Kilauea’s eruption is technically over. But that doesn’t mean it won’t start up again
HONOLULU (HawaiiNewsNow) -The eruption from Kilauea’s lower east rift zone is technically over. But that doesn’t mean it won’t start up again.
Wednesday marks exactly three months since lava activity was last observed, and according to the U.S. Geological Survey, a three-month lull in activity means an eruption could be over.
Emissions have been relatively low, and earthquakes aren’t as prevalent. However, magma is still being supplied to Kilauea, the USGS said.
So officials have a warning for nearby residents: don’t let your guard down.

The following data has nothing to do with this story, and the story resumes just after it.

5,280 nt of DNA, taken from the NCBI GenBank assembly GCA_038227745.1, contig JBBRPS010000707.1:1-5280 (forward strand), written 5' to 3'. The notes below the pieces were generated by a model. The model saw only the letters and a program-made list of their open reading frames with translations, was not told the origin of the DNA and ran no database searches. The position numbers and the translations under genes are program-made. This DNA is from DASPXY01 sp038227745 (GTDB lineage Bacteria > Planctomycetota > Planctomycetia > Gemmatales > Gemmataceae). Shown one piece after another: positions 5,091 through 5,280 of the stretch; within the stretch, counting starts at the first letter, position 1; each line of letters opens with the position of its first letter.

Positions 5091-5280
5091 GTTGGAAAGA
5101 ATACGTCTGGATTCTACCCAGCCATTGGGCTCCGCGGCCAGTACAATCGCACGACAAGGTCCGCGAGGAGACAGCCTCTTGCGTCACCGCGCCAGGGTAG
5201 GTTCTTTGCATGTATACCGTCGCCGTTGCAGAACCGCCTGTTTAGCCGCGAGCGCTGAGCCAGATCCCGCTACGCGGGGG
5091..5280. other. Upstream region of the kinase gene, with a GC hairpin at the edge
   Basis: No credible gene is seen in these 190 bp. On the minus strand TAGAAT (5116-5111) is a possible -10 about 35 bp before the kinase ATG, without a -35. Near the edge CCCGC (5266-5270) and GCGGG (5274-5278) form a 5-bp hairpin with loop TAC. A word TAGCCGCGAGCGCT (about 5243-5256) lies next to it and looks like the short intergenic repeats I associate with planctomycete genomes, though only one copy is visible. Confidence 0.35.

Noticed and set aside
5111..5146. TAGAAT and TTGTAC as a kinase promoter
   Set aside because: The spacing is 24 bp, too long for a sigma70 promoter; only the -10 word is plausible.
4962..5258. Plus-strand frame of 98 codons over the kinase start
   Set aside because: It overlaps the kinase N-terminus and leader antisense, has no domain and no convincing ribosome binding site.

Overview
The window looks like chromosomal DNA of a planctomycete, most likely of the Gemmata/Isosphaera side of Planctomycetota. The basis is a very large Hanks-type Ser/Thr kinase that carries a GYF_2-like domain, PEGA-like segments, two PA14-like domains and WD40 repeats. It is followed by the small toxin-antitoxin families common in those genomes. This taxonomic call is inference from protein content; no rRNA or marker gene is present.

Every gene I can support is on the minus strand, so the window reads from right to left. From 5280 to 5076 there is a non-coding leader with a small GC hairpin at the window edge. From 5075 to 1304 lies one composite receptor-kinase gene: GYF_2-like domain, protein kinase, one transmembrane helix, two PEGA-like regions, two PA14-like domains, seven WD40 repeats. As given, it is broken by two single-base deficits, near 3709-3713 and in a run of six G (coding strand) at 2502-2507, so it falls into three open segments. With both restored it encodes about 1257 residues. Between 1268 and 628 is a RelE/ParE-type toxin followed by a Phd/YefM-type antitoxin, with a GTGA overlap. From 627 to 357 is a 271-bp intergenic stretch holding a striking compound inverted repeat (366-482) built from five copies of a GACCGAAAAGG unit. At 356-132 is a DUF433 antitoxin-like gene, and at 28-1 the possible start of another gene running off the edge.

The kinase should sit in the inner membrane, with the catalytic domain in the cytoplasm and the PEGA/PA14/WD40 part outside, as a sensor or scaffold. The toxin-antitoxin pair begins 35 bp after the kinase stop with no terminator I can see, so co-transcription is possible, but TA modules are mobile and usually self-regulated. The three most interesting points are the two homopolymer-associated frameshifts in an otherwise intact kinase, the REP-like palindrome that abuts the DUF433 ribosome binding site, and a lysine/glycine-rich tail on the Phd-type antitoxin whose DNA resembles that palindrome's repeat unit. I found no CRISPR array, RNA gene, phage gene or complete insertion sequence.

They point to one example of lava activity resuming after more than three months. It happened at Kilauea in 1969, during the Mauna Ulu eruption, which lasted five years.
In the meantime, geologists continue to closely monitor Kilauea for any changes.
The eruption from Kilauea’s lower east rift zone started in May, destroying hundreds of homes and changing the landscape of lower Puna.
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